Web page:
"On Raglan Road" is a well-known Irish song from a poem written by Irish poet Patrick Kavanagh named after Raglan Road in Ballsbridge, Dublin. In the poem, the speaker recalls a love affair that he had with a young woman while walking on a "quiet street". Although the speaker knew that he would risk being hurt if he initiated a relationship, he did so anyway.
"I'll Tell Me Ma" is a well-known children's song. It was collected in various parts of England in the 19th century and again appears in collections from shortly after the turn of the 20th century. In Ireland the chorus usually refers to Belfast city and is known colloquially as "The Belle of Belfast City", although it is also adapted to other Irish cities, such as Dublin. English versions refer to the "Golden City" or "London City". This song is Roud Folk Song Index number 2649.
The Dubliners is the eponymous debut album by the Irish folk band The Dubliners. A studio recording in front of a small invited audience, It was produced by Nathan Joseph and released by Transatlantic Records in 1964. The line-up consisted of Ronnie Drew, Barney McKenna, Luke Kelly and Ciarán Bourke.
Live is a live album by The Dubliners recorded live at the Fiesta Club, Sheffield and released on the Polydor label in 1974. This was to be Ronnie Drew's last recording with The Dubliners for five years as he left to pursue a solo career. Also following this album, Ciarán Bourke ceased to be a full-time member of the group when he suffered a brain haemorrhage. He sings "All for Me Grog" here. The reels that open this album have become the opening instrumental medley at most of their concerts since.
Now is a studio album by The Dubliners released in 1975. Following the departure of both Ciarán Bourke and Ronnie Drew in 1974, singer/guitarist Jim McCann joined Barney McKenna, Luke Kelly and John Sheahan as a member of The Dubliners to record this album, which Sheahan himself produced. The slight shift in personnel produced a more mellow sound. Arguably, McCann's greatest contribution to the album is the ballad "Carrickfergus", which became one of his most popular and requested songs. It also features a wonderful rendition of the English ballad, "The Unquiet Grave", performed by Luke Kelly.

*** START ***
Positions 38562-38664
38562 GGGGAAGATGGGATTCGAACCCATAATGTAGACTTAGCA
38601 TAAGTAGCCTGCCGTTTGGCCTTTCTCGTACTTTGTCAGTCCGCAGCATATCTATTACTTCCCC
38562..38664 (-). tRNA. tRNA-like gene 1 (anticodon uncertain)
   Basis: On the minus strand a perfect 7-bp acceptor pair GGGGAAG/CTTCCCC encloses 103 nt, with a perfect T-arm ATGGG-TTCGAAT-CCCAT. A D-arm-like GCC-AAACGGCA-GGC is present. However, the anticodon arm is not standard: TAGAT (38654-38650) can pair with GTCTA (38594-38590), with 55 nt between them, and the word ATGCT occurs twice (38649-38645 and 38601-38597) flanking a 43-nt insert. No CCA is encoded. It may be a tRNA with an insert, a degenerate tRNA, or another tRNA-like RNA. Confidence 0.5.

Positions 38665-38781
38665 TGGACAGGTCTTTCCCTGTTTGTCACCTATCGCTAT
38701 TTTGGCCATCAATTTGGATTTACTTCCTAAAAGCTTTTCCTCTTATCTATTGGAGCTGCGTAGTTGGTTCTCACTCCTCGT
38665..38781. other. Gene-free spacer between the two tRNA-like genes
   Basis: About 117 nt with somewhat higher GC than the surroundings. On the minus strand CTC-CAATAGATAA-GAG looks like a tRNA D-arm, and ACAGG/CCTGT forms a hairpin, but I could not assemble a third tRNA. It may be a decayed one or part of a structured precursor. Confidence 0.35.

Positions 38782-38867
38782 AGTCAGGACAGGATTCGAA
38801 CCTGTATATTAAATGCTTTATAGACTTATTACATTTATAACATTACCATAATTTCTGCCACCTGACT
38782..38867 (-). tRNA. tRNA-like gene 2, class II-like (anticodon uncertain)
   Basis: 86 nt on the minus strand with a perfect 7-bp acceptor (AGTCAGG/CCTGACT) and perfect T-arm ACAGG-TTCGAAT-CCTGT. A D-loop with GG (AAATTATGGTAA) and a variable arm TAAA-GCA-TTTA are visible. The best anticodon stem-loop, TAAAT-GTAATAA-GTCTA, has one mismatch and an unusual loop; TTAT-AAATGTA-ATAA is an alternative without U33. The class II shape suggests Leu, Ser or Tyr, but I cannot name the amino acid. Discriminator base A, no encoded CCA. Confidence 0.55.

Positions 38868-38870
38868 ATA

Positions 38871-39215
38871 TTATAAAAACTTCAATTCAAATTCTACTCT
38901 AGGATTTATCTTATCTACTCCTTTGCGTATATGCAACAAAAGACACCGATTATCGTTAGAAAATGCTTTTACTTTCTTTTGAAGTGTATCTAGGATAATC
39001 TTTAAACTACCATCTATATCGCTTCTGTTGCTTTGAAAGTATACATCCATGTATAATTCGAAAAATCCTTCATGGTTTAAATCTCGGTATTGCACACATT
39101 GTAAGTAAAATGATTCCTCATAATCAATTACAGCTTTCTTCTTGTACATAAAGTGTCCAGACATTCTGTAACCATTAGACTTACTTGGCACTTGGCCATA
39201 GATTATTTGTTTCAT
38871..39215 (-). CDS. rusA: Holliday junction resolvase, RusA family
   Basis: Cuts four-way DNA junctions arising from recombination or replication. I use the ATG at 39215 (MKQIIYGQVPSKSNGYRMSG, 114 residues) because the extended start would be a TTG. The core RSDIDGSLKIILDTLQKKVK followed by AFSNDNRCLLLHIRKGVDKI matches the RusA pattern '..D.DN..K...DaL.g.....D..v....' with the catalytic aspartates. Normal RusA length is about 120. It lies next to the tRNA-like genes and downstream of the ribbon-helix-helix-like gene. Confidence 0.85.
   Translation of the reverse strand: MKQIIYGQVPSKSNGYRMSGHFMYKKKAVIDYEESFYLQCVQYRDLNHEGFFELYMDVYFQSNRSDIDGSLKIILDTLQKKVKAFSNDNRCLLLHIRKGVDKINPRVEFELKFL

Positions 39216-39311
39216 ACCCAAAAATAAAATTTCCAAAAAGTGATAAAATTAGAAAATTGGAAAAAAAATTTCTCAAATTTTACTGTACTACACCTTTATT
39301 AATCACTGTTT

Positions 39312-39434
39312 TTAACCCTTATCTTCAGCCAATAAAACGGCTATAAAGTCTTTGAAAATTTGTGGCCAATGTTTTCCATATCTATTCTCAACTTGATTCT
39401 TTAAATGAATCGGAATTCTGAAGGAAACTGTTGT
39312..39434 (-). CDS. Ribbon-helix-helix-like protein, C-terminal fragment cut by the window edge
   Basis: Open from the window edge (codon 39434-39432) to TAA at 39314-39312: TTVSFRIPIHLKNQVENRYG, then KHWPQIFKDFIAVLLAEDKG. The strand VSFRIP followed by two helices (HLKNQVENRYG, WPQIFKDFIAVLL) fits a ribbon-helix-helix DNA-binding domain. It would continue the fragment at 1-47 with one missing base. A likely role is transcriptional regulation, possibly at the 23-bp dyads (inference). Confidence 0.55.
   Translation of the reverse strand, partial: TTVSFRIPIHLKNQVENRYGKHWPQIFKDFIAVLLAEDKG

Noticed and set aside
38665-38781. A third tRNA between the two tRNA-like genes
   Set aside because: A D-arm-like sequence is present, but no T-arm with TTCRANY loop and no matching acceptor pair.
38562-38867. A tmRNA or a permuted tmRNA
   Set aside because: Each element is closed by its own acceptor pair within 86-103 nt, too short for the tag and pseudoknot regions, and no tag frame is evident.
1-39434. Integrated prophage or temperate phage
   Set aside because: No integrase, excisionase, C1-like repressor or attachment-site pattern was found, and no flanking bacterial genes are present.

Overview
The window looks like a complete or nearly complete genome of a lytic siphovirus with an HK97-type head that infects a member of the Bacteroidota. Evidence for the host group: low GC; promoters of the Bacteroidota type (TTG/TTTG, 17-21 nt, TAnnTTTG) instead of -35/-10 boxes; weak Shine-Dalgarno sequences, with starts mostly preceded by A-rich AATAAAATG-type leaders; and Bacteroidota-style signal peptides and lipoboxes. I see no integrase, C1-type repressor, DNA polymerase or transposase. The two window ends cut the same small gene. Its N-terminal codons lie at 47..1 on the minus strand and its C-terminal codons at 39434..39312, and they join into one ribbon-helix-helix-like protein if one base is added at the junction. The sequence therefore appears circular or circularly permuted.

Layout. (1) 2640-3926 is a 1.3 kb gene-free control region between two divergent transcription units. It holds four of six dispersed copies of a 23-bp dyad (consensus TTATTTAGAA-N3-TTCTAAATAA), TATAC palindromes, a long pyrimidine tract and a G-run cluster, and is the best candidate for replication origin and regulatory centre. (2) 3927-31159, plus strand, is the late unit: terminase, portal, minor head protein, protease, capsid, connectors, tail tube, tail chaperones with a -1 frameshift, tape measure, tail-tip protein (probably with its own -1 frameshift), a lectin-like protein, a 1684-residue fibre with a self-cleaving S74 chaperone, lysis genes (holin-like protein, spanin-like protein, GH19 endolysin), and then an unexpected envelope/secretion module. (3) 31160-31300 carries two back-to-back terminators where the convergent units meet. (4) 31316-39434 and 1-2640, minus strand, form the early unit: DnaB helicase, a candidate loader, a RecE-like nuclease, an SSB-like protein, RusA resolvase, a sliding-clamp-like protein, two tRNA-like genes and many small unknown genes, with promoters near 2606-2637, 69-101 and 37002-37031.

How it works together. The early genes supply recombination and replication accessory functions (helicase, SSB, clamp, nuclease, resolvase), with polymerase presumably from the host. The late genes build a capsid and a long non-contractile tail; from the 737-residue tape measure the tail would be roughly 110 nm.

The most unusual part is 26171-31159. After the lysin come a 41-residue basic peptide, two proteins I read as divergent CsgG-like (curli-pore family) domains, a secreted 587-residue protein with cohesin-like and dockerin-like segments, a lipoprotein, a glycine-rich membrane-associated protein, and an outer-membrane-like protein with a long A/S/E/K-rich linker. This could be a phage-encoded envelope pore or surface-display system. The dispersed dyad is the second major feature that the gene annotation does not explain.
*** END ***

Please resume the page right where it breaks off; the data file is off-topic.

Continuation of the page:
15 Years On is the eleventh studio album by the Irish folk band The Dubliners. This album was created to celebrate the band's 15th anniversary from the day they started music together. The album was released on the Chyme label in 1977. The album features 24 tracks on two records. In spite of having only nine previously unreleased tracks, it is still regarded as an original album.
Prodigal Sons is a studio album by the Irish folk group The Dubliners. Produced by Bill Whelan, who later became famous for Riverdance, this album featured cellist Nigel Warren-Green as guest musician. Although Luke Kelly recorded his famous versions of "Raglan Road" and "Song for Ireland" during these sessions, neither track featured on this album, although Seán Cannon's version of "Song for Ireland" did. The two Kelly recordings would first appear on the compilation album, Luke's Legacy after his death. The album took its name from John Sheahan's composition, "The Prodigal Son". The album featured both contemporary and traditional songs as well as instrumental pieces.
Live in Carré is a live album by The Dubliners. Recorded live in Amsterdam in October 1983, this album featured Luke Kelly's final recordings with The Dubliners.
Patsy Watchorn is an Irish folk singer. He is notable for being a member of the Dublin City Ramblers and later The Dubliners.
The discography of The Dubliners, an Irish folk band with record sales in excess of 30 million. Their discography consists of nineteen studio albums, twenty-four compilation albums, twenty-three singles and a number of other appearances. The Dubliners as of 2019 now tour under the name The Dublin Legends.
A Night Out with the Dubliners is a compilation of live recordings by the Irish folk band the Dubliners released in 1999 on compact disc in the UK, Ireland, Europe and Australia. Most of the material comes from the album Live recorded in 1974, with the remainder of the tracks coming from the albums Live in Carré (1983) and Hometown! (1972), and it contains Ciarán Bourke's last performances after he was left partly paralysed later in 1974 following a stroke that later caused his death.
Strawberry Beds or The Strawberry Beds is a locality and small settlement 7 km to the west of Dublin City, Ireland, located on the northern banks of the River Liffey between Chapelizod and Lucan. The R109 road, also known as the 'Lower Road' for the section between the two aforementioned towns, is the only road that passes through the Strawberry Beds. The area is protected by a Special Amenity Area Order (SAAO).